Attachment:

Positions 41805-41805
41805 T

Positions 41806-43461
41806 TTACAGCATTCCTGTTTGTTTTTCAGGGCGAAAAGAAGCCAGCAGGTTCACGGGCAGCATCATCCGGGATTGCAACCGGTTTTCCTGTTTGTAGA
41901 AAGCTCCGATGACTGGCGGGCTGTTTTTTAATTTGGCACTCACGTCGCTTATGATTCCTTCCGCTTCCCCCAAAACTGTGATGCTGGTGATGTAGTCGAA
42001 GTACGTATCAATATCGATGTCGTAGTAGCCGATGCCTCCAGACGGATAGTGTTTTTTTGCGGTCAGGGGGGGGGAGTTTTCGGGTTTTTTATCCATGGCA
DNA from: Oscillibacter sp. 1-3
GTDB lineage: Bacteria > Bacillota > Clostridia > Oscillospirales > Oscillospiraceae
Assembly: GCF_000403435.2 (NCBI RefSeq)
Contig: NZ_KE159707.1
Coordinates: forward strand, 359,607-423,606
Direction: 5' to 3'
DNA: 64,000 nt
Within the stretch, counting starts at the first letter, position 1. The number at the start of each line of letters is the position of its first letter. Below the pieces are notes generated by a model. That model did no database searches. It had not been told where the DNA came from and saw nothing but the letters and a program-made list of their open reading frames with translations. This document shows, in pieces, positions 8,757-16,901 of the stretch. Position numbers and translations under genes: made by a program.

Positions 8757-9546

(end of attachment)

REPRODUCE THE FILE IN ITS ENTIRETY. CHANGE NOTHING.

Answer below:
Positions 41805-41805
41805 T

Positions 41806-43461
41806 TTACAGCATTCCTGTTTGTTTTTCAGGGCGAAAAGAAGCCAGCAGGTTCACGGGCAGCATCATCCGGGATTGCAACCGGTTTTCCTGTTTGTAGA
41901 AAGCTCCGATGACTGGCGGGCTGTTTTTTAATTTGGCACTCACGTCGCTTATGATTCCTTCCGCTTCCCCCAAAACTGTGATGCTGGTGATGTAGTCGAA
42001 GTACGTATCAATATCGATGTCGTAGTAGCCGATGCCTCCAGACGGATAGTGTTTTTTTGCGGTCAGGGGGGGGGAGTTTTCGGGTTTTTTATCCATGGCA
DNA from: Oscillibacter sp. 1-3
GTDB lineage: Bacteria > Bacillota > Clostridia > Oscillospirales > Oscillospiraceae
Assembly: GCF_000403435.2 (NCBI RefSeq)
Contig: NZ_KE159707.1
Coordinates: forward strand, 359,607-423,606
Direction: 5' to 3'
DNA: 64,000 nt
Within the stretch, counting starts at the first letter, position 1. The number at the start of each line of letters is the position of its first letter. Below the pieces are notes generated by a model. That model did no database searches. It had not been told where the DNA came from and saw nothing but the letters and a program-made list of their open reading frames with translations. This document shows, in pieces, positions 8,757-16,901 of the stretch. Position numbers and translations under genes: made by a program.

Positions 8757-9546